Burevestnik had various connotations during the Soviet period (including petrol and anarchy) but it was in Soviet times simply a voluntary sports society of students and teachers.

The Soviet era was spent mostly in the Second League class B until eventual promotion to Class A (Third tier). The club dipped regularly between these divisions but spent time in the Soviet Top League and First League.

In total, Zimbru spent 11 seasons in the Soviet Top League between 1956 and 1983 making them Moldova’s most successful side during the period of the USSR. Zimbru enjoyed its biggest success in 1956 when they finished 6th in the Soviet Higher League.  In 1963 hopes of a Soviet win were ended when (then known as Moldova Kishinev) they reached the quarter-finals of the Soviet Cup before losing to Kyrat Alma-Ata.


The Romanian national football team has reached great heights in world football since national freedom from the communist block was attained. The team gained an all time high, ironically, at the 1994 USA World Cup falling short at the quarter final stage when hopes had been high of a top four place.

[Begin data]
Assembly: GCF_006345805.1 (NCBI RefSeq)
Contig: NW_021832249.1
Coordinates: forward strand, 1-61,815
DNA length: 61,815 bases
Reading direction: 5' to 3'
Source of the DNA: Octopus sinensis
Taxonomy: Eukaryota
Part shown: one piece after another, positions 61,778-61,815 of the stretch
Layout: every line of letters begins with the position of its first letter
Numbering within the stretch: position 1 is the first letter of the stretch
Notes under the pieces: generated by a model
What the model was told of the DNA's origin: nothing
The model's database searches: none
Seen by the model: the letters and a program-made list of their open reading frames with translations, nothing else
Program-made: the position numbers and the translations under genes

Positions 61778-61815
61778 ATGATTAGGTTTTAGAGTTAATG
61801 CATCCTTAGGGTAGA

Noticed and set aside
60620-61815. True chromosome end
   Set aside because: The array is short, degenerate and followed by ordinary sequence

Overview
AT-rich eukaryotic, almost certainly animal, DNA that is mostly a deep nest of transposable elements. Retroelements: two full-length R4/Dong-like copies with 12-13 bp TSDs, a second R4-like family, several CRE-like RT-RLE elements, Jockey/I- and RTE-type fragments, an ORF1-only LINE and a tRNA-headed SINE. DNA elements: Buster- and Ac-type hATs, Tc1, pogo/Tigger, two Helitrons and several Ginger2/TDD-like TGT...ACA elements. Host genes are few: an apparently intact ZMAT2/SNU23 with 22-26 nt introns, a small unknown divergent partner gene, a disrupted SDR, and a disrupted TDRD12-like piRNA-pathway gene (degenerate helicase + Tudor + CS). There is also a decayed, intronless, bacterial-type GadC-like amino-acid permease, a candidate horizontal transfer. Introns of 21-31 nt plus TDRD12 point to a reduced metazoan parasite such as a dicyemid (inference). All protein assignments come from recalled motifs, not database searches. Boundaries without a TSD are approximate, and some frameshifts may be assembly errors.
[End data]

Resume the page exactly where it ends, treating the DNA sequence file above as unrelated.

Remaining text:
The Moldovan Football Federation was established in 1990 and the national football team did not play an official international match until 1991. Unlike Romanian the team have struggled with Moldova finishing either last or second last in all UEFA tournament qualifying campaigns entered to date. 

Moldovan football has not engaged the same benefits as other former Soviet States have due to a multitude of reasons. One of the most evident being internal economic stagnation and the lingering issues of ethnic separatism.  

With the Declaration of Independence of the Republic of Moldova (Declarația de independență a Republicii Moldova) in 1991, Zimbru’s fortunes initially changed after the fall of the USSR and the establishment of the Republic of Moldova. They dominated the domestic league but since 2000 have been in the shadow of FC Sheriff Tiraspol.

The problems for Chisinau’s football clubs have been multiple.

For one, Moldova is a country that has struggled to establish itself as a viable state separate from Romania and there is no real tradition of football self-governance. Moreover, if the Faroe Islands are an outlier in the Atlantic, Moldova is as far east as you can get. Indeed in more modern times they officially border a state at war – namely Ukraine.